It is not legal to spear pike through the ice in Wisconsin. A spear fishing license is required in Minnesota and slot size limits are in effect on some lakes. A regular fishing license is all you need to spear in Michigan. Be sure to check local regulations for spearing because they vary by state.
Decoys are Crucial to Success
Baitfish decoys are a critical piece of gear for the spearing crowd. Tethered dekes are dropped into the hole in the ice and jigged by the angler to lure pike below. As a decoy carver, Holmes always has a variety of decoys on hand that mimic smelt, suckers, herring, whitefish, perch, bluegills, shiners, and trout. He frequently changes decoys to try to find one that will be most appealing to the predator fish. He changes decoys every half hour or so, if he hasn’t had any action.
The decoy Holmes was using when he got the 46-incher was shaped like pike prey, but more brightly colored. While active decoys can lure pike into view, Mike knew an old-timer who never moved his decoy and the guy stuck plenty of big pike. He simply sat patiently watching the decoy until a curious pike came into view and then speared it.
Spoons and Live Bait Work, Too
Flashy spoons can also be used to lure hungry northern pike to a hole. I’ve hooked pike under the ice with Little Cleos and Swedish Pimples, so I know they work, but any type of spoon that imitates an injured baitfish can do the trick. If you’ve got a treble hook on the spoon and a pike grabs the spoon before you are able to spear it, you may be able to hook it and reel it in. Spoons should be attached to a rod and reel, of course.
Some pike spearers incorporate live bait such as large sucker minnows, on another line as an added attractant. Spearers who prefer to use their spear on pike, use a clip instead of a treble hook to attach baitfish to a line. When using both a decoy and live bait to attract pike to a spearing shanty, it’s important to make sure the decoy doesn’t get tangled in the bait line.
Since up to three lines can be used at a time for ice fishing in Michigan, some anglers put two tip-ups near their shanty and add bait to a rod and reel in their spearing shack for the third line.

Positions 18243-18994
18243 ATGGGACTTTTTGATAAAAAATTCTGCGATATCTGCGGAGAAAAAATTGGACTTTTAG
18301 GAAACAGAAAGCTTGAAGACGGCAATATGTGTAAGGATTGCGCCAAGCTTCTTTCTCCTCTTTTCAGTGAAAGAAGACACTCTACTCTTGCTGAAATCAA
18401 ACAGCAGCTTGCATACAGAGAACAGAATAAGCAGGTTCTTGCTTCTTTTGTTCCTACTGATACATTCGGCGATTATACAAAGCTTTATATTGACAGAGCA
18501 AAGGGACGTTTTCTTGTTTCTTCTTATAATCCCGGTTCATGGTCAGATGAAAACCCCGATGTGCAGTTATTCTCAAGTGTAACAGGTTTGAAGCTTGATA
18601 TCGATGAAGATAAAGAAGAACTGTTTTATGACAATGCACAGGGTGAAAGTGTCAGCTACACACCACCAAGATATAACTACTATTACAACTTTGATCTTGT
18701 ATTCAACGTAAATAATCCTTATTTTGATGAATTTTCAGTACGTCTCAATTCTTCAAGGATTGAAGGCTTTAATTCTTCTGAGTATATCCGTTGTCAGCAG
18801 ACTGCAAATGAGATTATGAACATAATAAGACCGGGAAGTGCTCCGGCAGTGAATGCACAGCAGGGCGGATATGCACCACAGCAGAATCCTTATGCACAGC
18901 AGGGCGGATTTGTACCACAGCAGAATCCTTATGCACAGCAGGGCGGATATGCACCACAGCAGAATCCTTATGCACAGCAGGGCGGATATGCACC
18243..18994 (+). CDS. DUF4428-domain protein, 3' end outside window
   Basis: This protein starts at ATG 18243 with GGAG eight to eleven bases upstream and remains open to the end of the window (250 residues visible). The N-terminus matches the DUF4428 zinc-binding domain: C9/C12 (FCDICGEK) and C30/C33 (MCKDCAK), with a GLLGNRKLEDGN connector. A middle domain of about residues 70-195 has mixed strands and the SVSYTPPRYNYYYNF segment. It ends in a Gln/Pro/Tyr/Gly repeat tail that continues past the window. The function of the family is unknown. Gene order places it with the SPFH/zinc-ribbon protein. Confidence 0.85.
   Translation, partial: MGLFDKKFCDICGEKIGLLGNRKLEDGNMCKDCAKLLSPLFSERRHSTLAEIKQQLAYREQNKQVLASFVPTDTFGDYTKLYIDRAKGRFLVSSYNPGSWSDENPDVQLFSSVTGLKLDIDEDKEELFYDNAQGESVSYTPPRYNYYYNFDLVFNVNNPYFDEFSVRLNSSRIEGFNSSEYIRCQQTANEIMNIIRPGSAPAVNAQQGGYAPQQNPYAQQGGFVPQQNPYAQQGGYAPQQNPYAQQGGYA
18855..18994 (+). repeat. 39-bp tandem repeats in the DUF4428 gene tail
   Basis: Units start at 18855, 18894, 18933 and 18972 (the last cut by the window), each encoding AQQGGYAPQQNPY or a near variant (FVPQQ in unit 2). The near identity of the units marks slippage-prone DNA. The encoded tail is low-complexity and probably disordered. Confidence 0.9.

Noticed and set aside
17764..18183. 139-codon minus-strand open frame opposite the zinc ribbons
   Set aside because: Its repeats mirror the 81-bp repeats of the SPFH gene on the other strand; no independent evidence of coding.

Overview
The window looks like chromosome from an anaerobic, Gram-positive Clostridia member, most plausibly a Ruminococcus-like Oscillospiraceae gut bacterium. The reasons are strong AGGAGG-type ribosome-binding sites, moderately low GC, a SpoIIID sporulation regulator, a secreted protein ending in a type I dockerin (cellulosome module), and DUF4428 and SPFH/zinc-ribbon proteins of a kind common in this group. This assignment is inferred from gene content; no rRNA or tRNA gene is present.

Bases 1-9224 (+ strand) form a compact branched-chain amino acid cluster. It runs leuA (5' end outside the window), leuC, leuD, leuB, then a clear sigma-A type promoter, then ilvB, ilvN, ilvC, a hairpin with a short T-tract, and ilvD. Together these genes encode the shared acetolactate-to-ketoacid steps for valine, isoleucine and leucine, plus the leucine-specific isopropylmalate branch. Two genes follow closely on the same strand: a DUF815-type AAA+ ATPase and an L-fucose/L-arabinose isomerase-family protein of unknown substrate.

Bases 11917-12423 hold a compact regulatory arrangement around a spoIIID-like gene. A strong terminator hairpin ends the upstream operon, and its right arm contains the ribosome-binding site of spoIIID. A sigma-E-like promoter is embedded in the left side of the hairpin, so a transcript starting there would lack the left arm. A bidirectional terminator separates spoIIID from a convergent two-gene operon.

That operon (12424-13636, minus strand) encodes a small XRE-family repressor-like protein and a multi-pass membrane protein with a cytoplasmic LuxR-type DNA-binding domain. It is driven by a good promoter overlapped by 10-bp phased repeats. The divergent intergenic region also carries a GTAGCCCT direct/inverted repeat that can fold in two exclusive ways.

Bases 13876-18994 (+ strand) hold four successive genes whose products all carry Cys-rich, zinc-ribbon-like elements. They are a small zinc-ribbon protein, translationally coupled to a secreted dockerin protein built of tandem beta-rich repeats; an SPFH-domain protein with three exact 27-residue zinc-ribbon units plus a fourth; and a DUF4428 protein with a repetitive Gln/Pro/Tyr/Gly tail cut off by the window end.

Read Next: A Recipe for Pan-Roasted Pike Fillets with Bacon and Tomato Ragu
How to Throw a Pike Spear
Holmes uses a 6-foot long custom-made spear on pike. He bought it for $450, but spears can be purchased for as little as $50. The business end of Mike’s spear is weighted and it has a wooden handle. The handle acts like fletching on an arrow, so the spear flies straight when thrown.
When you see a pike you want to spear, it’s important to slide the spear into the water quietly without splashing. Take aim before thrusting the spear downward. If you try to throw a spear before it’s in the water, the resulting splash will spook pike, allowing most of them to escape.
The rectangular whole, measuring 3×6 feet, is cut with a spud. Once the hole is cut, Holmes pushes the large piece of ice under the ice to get it out of the way. He then uses a landing net to scoop any remaining pieces of ice out of the hole. Since the hole is so large, he marks it with branches when he moves his shack as a warning to anyone who might be walking or snowmobiling on the ice.
To be even more mobile, many fishermen spear from portable tents or shelters. Propane heaters help provide comfort on the coldest of winter days.
Spearing northern pike through the ice is a mesmerizing experience that’s not unlike watching a big screen TV as you stare at the action beneath your feet. If you are in the right place at the right time and do the right things, you can lure pike onto that screen to show their stuff. One of them could be the biggest northern you’ve ever seen.
to fish for crappie is the season, which the of spring. , can bring , which can the pattern of crappie. This the you fish, not to , as fishing after heavy rain is still possible!
as I how heavy rainfall crappie and how you can still go crappie fishing after heavy rain.
Crappie Fishing After Heavy Rain
Did you just experience heavy rainfall and planned to go crappie fishing that day? Don't worry, there's still a possibility you'll get a catch, depending on how the fish were affected.
Unfortunately, chances are slim when catching crappie at this time. Why? Here are the changes that happen after the heavy rains:
The water temperature will drop significantly, remaining low until you see some sunshine Rain strips up stronger currents, which have the water turn murky, making crappie less visible Covers like fallen trees and brush piles may be destroyed from heavier rains and strong currents With that said, there is some good news to crappie fishing after rainfall. When thunderstorms occur, rains would wash small insects to the water, which can attract crappie back to shallow waters. That's why anglers also like to search for post-storm crappies, attracting schools of them!
This mostly sounds like bad news, doesn't it? It doesn't have to completely be! There are still ways to get around the issues mentioned above. Since crappie is sensitive to changes in the water, you'll simply need to adjust your fishing methods.
Here are ways you can fish for crappie after heavy rainfall